Sure, things are tough around Denver, but good options exist—if you know where to look. We've found 14 neighborhoods offering safe bets in a shaky market. Plus, real estate insiders dish on up-and-coming areas where deals abound.
It's a rocky time for our real estate market. In 2007, Colorado saw more than 39,000 foreclosures, and real estate prices dropped 4.5 percent in Denver. For many, buying a house in this unstable market feels more than a bit uncertain. To help eliminate the house-hunting butterflies, 5280 hosted a panel of eight local real estate agents, who filtered through Denver's neighborhoods and came up with 14 still-reliable buys. Bonus: Meet the Neighbors: Why do people love living in Park Hill? What's the drawback to Wash Park? The neighbors dish on real life in Denver's best 'hoods at the bottom of each neighborhood profile.
- Cherry Hills Village
- Congress Park
- Country Club Historic District
- Highland & West Highland
- Highlands Ranch
- Ken-Caryl Valley
- Newlands (Boulder)
- Old Bonnie Brae
- South Park Hill
- Washington Park
Of course, not all of Colorado's real estate statistics have been rosy. There were more than 39,000 foreclosure filings statewide in '07, and prices are down on average about 4.5 percent across Denver. Certain areas, such as Green Valley Ranch, Montbello, and East Colfax, have been pounded by the subprime mortgage crisis. And typically hot 'hoods like Platt Park, Cherry Creek, and the Golden Triangle aren't doing as well as one might think. But there are upsides to the local market. Plenty of them.
To find out more, we assembled an expert panel of metro-area Realtors to suss out what's really happening in the market. We debated and analyzed what makes certain areas thrive while others don't, hoping to name the top neighborhoods that represent a genuine safe bet in a less-than-solid market. And although these eight experts had different geographic areas of specialty and diverse opinions, they all said the same thing: Denver's market is holding its own.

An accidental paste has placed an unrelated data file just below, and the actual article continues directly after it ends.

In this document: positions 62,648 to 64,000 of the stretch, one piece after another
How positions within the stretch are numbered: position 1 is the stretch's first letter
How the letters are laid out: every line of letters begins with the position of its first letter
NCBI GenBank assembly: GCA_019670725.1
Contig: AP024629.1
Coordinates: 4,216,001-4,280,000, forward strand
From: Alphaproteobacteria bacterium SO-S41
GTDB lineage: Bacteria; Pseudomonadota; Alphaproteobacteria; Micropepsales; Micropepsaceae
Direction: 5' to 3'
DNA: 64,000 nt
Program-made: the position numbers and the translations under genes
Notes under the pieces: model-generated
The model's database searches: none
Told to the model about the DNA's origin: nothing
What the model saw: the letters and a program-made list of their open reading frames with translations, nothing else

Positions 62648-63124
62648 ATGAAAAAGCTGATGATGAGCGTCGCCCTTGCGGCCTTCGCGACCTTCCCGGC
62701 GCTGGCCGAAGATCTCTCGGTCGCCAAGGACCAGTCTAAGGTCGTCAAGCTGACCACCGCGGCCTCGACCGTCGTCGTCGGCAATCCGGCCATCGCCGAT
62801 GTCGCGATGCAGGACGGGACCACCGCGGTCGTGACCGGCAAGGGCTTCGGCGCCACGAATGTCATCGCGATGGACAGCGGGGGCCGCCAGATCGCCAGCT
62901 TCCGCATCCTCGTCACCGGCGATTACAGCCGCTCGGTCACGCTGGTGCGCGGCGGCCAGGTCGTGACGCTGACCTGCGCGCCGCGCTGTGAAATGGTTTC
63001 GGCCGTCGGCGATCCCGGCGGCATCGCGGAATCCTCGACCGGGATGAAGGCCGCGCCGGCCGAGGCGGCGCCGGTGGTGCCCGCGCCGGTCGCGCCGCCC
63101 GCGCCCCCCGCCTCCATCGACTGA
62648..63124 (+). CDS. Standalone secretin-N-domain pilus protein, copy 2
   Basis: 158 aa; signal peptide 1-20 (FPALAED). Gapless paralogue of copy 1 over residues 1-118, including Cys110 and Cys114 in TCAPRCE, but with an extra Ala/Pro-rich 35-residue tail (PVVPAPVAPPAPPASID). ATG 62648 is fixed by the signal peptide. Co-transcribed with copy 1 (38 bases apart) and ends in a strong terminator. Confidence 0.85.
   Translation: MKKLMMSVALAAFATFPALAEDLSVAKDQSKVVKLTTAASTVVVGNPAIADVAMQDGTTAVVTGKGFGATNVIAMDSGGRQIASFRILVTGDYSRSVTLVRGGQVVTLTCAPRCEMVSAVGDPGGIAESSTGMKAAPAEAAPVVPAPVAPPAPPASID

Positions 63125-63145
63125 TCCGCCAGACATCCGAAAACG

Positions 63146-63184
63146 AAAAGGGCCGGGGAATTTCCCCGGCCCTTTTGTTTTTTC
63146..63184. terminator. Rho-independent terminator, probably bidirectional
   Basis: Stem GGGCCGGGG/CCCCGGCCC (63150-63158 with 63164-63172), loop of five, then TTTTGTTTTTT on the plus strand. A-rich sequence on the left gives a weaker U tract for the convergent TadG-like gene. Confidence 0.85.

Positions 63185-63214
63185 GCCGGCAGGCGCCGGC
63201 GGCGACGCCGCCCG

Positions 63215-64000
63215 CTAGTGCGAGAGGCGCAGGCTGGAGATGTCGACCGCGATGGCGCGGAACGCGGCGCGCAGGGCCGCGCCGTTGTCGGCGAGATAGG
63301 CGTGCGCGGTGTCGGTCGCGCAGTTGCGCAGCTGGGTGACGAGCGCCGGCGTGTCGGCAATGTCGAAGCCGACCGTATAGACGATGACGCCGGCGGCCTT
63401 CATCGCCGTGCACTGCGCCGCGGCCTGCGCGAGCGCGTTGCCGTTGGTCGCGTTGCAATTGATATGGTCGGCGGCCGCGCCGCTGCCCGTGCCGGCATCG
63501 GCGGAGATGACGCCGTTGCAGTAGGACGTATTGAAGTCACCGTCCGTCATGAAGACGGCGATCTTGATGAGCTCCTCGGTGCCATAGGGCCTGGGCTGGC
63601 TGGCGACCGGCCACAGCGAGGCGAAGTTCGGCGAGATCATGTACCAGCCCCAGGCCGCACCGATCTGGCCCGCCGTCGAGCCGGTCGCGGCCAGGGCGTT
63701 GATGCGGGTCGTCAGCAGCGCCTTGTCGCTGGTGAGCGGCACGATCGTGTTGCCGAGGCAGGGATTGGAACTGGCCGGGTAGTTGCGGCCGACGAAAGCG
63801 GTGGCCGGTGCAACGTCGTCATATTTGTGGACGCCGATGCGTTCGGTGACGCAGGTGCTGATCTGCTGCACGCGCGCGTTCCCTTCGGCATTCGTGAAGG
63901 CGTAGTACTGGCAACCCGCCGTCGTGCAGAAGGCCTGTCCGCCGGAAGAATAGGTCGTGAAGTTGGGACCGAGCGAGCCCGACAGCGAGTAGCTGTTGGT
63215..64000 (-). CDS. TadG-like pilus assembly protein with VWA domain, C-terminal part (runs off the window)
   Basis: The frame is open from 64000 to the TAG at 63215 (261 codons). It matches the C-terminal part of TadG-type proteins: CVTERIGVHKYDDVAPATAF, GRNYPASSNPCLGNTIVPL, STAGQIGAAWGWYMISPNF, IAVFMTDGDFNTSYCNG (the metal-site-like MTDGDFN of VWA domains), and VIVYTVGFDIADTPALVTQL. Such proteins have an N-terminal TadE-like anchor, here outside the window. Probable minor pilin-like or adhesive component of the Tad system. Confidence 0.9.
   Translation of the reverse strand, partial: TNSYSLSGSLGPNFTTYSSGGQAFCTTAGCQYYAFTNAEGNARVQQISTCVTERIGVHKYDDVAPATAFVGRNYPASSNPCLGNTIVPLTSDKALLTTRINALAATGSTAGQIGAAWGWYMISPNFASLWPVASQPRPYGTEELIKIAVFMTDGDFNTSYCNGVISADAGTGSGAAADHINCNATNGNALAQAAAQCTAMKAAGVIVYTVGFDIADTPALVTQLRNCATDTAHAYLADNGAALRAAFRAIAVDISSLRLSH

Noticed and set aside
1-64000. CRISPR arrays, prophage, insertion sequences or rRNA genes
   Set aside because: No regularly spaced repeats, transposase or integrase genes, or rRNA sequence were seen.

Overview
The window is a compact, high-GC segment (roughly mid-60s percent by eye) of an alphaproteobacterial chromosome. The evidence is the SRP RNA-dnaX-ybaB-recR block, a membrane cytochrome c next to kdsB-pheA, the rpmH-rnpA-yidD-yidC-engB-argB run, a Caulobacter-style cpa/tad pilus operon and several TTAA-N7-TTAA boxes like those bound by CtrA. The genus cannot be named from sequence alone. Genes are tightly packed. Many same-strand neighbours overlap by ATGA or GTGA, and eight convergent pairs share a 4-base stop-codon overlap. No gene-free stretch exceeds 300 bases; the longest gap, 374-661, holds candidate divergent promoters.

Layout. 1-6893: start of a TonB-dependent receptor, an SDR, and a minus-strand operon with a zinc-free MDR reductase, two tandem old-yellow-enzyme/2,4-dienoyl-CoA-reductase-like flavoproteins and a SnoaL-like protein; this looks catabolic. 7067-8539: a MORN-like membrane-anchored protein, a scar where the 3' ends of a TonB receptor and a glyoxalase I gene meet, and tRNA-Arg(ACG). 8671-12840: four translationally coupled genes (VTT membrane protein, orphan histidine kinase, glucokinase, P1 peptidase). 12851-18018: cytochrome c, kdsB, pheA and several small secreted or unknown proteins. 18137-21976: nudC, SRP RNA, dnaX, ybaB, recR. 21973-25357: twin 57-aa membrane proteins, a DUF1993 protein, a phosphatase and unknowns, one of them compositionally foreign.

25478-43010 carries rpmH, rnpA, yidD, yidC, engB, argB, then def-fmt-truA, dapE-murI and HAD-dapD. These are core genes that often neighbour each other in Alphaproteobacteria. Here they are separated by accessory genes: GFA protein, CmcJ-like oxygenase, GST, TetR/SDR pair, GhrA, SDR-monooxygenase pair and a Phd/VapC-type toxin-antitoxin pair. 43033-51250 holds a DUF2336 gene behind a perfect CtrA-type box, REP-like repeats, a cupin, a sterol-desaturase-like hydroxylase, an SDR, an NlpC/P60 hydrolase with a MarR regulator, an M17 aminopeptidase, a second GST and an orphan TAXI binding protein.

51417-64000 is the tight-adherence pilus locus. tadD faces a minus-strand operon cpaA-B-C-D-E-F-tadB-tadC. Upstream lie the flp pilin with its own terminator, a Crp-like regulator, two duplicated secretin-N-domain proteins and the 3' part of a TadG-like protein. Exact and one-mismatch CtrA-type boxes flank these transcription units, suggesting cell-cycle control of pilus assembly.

"You have to think locally, not nationally," says Patrick Finney, a broker associate with the Finney Group at Re/Max Alliance Central. Brigitte Furst, a Boulder-specific Realtor with Re/Max, agrees, quoting the National Association of Realtors' chief economist, Dr. Lawrence Yun, who says that all real estate is local and "national data are not meaningful." According to Paul Tamburello, a longtime Denver Realtor with Distinctive Properties, the Denver market as a whole has been relatively flat over the past year or so, and that's a good thingï¿½especially when many other markets are way down. To further the point, Finney says that overall sales in 2007 were only down 1.8 percent from 2006ï¿½a good sign after the plummeting sales from 2005 to 2006.
But even better than merely stabilizing, prices in many areas of metro Denver are actually up: In the Highland neighborhood prices increased by 4 percent from 2006 to 2007, as did prices in Cherry Hills (7 percent), South Park Hill (5 percent), Washington Park (9 percent), Louisville (7.3 percent), and Bonnie Brae (13 percent). And even when prices did fall in the metro area, they didn't completely crash and burnï¿½Congress Park took only a small 2 percent hit over the past year.
The good news? There's no need to sit it out if you need to buy or sell. Many neighborhoods in Denver continue to offer a stable option in a less-than-perfect market. We identified the factors that make for solid betsï¿½things like location, great schools, light-rail access, low inventory, scarcity of land, an established identity, an alluring neighborhood anchor, a strong neighborhood organizationï¿½and narrowed down our list to the top performers. Some of them are the usual suspectsï¿½many popular Denver 'hoods have also been longtime good investments. But others may surprise you. All of them, however, are places where you can buy and sell without losing your mindï¿½or your shirt.